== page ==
Legal Empowerment of Unwed Mothers: Experiences of Moroccan NGOs
This paper by Stephanie Willman Bordat and Saida Kouzzi is part of the IDLO book series Lessons Learned: Narrative Accounts of Legal Reform in Developing and Transition Countries. The term “unwed mother” is used here to refer to women who have children outside the framework of legal marriage. They and their children – defined by law as “illegitimate” – are among the most legally and socially marginalized people in the Middle East and North Africa (MENA) region, not just in Morocco.
Unwed mothers and their children are not legally recognized because they lack the legal identity necessary to assert a host of other fundamental rights; at best, neither officially exists; at worst, unwed mothers can be and often are criminally prosecuted for having had sexual relations outside of marriage. This legal invisibility combined with social taboos result in a complete absence of any reliable statistics on numbers of unwed mothers and their children in Morocco, with the few available sources conveying primarily sensationalist and anecdotal information. One article claims that in 2003 in Casablanca, there were 5,000 unwed mothers, although this is clearly underestimated given the current Moroccan administrative and social context.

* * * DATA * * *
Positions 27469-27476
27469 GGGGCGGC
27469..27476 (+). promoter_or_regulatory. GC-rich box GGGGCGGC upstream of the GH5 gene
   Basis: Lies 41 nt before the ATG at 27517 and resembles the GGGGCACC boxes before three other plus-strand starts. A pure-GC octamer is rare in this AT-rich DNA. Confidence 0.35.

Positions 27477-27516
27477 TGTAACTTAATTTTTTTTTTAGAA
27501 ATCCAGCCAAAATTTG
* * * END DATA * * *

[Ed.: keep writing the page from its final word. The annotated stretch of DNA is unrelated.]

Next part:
Full document is attached
- “I regret killing my husband” – Kano child-bride speaks
- CPD47 Statement: It’s Unacceptable for Youth SRHR to be Deemed “too Controversial”
- Girls 'Treated as Cattle': Child Brides Divide Pakistan
- EGYPT - LAUNCH OF FIRST PROSECUTION FOR FEMALE GENITAL MUTILATION AFTER GIRL DIES
- UK DOCTOR IS FIRST PERSON IN BRITAIN CHARGED WITH PERFORMING FEMALE GENITAL MUTILATION
- Reclaiming and Redefining Rights: ICPD+20: Status of Sexual and Reproductive Health and Rights in the Middle East and North Africa
- Substantive Equality and Reproductive Rights: A Briefing Paper on Aligning Development Goals with Human Rights Obligations
- Libya Status of Women Report 2013
- Stolen Lives, Empty Classrooms: An Overview on Girl Marriages in Iran
- Sudanese WHRDs at The Frontlines: Arry Report on the Situation of WHRDs in Sudan